Short-Term Hormone Therapy May Slow Prostate Cancer

Published: Tuesday, Jun 22, 2010
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Short-Term Hormone Therapy May Slow Prostate Cancer

New research suggests that a common but controversial treatment for prostate cancer reduces long-term death rates without greatly boosting patients' risk of heart problems. Researchers report that just four months of hormonal therapy before and with standard external beam radiation therapy slowed cancer growth by as much as eight years, especially the development of bone metastases. The therapy may also increase survival in older men with potentially aggressive prostate cancer. This "neoadjuvant" hormonal therapy may allow men most at risk of developing bone metastases avoid long-term hormonal therapy later on. The short-term hormonal therapy did not increase the risk of cardiovascular disease, a potential side effect of long-term hormonal therapy.

Hormonal therapy, called androgen deprivation therapy (ADT), lowers levels of cancer-fueling testosterone in the blood. It is an important treatment option for men with prostate cancer that continues to progress despite initial treatment with surgery, radiation therapy, or chemotherapy, but has been associated with side effects such as bone loss, osteoporosis, depression and an increase in cardiovascular risk factors (including blood lipids, abdominal obesity, and a syndrome associated with diabetes).

"This study demonstrates that the benefits of short-term hormonal therapy for men receiving radiation therapy for prostate cancer far outweigh the risks," said lead author Mack Roach III, MD, Professor and Chair of radiation oncology and Professor of urology at the University of California, San Francisco. "While four months of hormonal therapy isn't enough to cause significant side effects, we found that it can delay the development of bone metastasis by as many as eight years, which is very significant." The study has being published in the Journal of Clinical Oncology (Short-Term Neoadjuvant Deprivation Therapy and External Beam Radiotherapy for Locally Advanced Prostate Cancer: Long-Term Results of RTOG 8610 a Phase III Prospective Randomized Trial. Mack Roach, III, et al).

Starting in 1987, Radiation Therapy Oncology Group researchers studied 224 men with high-risk prostate cancer who received ADT (goserelin and flutamide) before and concurrent with external beam radiation therapy, and 232 men with the disease who received radiation therapy alone. After 13 years of follow up, they found better 10-year disease-specific death rates (the rate of death from prostate cancer) for men who received ADT plus radiation (23% versus 36% of the radiation-only group), disease metastasis rates (35% versus 47%), disease-free survival (the percentage of men free of cancer at 10 years; 11% versus 3%) and biochemical failure rates (a rise in prostate-specific antigen levels; 65% versus 80%).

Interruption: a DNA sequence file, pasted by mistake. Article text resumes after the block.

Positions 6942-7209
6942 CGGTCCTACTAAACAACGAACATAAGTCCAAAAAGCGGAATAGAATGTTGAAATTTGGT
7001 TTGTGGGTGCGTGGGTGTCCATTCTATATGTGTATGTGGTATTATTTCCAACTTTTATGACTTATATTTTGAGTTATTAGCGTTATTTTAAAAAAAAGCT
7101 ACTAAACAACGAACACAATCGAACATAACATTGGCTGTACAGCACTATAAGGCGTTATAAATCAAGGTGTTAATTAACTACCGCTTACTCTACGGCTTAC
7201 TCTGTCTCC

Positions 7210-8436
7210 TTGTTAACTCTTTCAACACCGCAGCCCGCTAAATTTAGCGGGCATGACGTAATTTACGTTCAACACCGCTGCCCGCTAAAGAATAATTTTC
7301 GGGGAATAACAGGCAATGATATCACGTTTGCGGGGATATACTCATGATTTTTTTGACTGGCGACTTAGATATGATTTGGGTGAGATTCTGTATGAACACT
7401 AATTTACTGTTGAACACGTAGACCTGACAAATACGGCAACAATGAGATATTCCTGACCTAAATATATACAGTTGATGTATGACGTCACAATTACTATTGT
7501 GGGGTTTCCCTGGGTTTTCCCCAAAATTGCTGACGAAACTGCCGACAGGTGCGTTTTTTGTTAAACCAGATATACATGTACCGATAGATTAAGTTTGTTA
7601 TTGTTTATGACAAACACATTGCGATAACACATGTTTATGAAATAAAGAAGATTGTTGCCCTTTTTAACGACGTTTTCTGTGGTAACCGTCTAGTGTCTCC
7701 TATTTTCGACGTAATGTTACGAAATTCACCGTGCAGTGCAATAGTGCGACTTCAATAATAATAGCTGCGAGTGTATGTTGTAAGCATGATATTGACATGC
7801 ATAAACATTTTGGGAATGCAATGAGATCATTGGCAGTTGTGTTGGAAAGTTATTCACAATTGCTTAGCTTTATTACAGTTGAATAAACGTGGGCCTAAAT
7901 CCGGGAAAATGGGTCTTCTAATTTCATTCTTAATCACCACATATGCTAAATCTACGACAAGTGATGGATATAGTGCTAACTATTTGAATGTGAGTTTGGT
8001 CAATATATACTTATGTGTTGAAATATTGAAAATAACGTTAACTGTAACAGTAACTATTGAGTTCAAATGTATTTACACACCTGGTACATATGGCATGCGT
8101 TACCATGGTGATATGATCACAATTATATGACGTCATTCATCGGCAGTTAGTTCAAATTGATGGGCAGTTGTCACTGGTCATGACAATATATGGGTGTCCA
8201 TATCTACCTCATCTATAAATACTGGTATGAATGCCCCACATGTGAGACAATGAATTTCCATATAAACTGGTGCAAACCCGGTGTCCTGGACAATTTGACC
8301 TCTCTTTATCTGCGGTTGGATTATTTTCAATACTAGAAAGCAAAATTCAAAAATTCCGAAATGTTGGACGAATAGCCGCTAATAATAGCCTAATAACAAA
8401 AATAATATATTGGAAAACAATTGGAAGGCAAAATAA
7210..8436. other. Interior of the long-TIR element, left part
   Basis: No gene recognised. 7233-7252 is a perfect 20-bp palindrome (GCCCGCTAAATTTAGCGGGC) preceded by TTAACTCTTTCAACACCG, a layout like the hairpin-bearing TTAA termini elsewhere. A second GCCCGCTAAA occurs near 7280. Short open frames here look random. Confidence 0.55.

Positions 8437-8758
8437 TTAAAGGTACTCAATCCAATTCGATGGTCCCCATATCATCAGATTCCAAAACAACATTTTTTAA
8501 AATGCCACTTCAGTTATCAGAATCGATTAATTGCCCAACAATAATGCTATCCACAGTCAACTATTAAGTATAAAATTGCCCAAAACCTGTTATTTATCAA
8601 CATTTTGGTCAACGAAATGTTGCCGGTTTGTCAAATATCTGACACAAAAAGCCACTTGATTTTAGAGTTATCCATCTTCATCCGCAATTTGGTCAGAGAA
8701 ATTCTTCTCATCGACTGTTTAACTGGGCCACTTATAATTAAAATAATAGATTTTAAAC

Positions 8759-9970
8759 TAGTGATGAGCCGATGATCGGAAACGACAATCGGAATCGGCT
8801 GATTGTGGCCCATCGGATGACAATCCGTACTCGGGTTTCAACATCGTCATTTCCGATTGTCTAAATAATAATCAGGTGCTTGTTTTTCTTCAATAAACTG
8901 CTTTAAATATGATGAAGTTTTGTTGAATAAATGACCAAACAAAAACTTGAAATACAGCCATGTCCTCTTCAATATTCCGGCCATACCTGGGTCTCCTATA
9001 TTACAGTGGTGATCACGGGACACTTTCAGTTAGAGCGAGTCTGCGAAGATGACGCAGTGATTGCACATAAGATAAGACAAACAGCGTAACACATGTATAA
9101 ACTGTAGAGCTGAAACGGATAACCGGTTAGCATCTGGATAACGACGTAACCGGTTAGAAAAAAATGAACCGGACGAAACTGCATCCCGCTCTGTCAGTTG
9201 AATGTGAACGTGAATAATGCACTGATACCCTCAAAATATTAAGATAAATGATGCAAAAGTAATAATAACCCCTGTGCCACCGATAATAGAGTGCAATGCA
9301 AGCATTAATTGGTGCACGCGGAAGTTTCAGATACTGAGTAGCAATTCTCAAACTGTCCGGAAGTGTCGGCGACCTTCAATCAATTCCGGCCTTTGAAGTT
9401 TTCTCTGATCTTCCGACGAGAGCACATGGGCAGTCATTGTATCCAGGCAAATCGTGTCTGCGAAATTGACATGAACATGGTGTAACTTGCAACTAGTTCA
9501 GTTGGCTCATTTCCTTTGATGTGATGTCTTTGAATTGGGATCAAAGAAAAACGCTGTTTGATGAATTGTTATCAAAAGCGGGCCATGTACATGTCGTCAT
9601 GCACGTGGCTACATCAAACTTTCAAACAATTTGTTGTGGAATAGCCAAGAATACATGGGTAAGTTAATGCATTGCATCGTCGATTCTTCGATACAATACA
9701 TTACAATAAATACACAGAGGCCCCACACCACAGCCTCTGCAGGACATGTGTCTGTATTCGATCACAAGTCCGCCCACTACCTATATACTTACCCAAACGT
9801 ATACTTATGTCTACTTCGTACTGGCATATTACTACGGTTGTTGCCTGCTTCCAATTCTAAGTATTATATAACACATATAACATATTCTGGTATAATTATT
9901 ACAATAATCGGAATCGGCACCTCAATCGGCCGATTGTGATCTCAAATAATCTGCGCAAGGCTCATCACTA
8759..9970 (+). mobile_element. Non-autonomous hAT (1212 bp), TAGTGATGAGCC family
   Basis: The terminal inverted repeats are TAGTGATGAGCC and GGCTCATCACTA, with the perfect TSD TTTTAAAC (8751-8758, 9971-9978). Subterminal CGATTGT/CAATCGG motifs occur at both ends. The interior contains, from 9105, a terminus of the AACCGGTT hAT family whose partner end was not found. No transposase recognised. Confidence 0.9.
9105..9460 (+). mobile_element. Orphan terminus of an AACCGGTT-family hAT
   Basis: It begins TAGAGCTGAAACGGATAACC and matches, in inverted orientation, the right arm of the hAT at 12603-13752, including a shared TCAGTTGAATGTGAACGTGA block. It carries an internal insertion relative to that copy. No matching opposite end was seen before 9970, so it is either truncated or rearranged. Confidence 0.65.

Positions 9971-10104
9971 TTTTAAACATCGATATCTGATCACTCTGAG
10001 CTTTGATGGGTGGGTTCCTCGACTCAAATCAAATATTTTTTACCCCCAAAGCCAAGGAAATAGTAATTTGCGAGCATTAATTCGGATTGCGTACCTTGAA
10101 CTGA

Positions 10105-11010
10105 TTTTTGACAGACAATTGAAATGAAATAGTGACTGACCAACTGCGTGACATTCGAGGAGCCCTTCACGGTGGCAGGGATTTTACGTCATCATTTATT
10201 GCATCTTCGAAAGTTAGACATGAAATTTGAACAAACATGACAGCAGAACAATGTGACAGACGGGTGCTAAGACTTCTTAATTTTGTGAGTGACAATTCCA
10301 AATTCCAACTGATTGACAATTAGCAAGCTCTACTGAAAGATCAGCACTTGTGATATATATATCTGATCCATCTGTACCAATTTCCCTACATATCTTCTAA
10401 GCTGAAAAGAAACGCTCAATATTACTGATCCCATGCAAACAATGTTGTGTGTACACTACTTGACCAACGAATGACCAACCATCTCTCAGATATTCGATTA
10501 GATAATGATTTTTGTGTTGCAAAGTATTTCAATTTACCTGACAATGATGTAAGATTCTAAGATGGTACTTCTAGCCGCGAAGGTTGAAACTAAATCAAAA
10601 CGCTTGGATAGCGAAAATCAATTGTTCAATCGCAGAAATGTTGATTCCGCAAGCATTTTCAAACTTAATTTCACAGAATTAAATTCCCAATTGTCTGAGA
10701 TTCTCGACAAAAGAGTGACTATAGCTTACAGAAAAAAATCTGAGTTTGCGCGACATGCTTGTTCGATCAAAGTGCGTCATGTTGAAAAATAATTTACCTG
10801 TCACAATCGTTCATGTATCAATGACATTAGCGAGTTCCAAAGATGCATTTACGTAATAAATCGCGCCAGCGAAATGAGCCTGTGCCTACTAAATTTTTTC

Among men who received neoadjuvant hormonal therapy, there was up to an eight-year delay in the time it took 40% of patients to develop bone metastases compared with men receiving radiation alone. Men who develop bone metastases often require long-term hormonal therapy, which can increase their risk for side effects. "So by taking a little bit of hormonal therapy early, patients may avoid having to take a lot of it later," added Dr. Roach. Fatal cardiac events occurred in 12% of patients in the ADT group compared with 9% of the radiation-only group—a difference that was not statistically significant.

Adapted from materials provided by American Society of Clinical Oncology.

Interdisciplinary Prostate Cancer Congress

Meeting to be held in New York City on March 8, 2008

Prostate cancer is the most common cancer in American men, other than skin cancers, and the second leading cause of cancer death in this population. The American Cancer Society estimated that during 2007 approximately 219,000 new cases of prostate cancer would be diagnosed and about 27,000 men in the United States would die of the disease. Attributable to modern forms of early detection and treatment, more than nine out of 10 prostate cancers are found in the local and regional stages (local indicates the cancer is confined to the prostate while regional means it has spread from the prostate to nearby areas but not to distant sites such as bone). When compared with men of the same age and race who do not have cancer, the five-year relative survival rate for these local and regional diagnosed patients is nearly 100%. According to the Cancer Trends Progress Report (, it is estimated that nearly $8 billion dollars is spent annually on prostate cancer treatment. The effect of prostate cancer on men in the United States as well as in health care costs underscores the need for continued advances in detection and treatments for this disease as well as the continued need to reinforce the knowledge and skills of practitioners who manage the treatment of prostate cancer.

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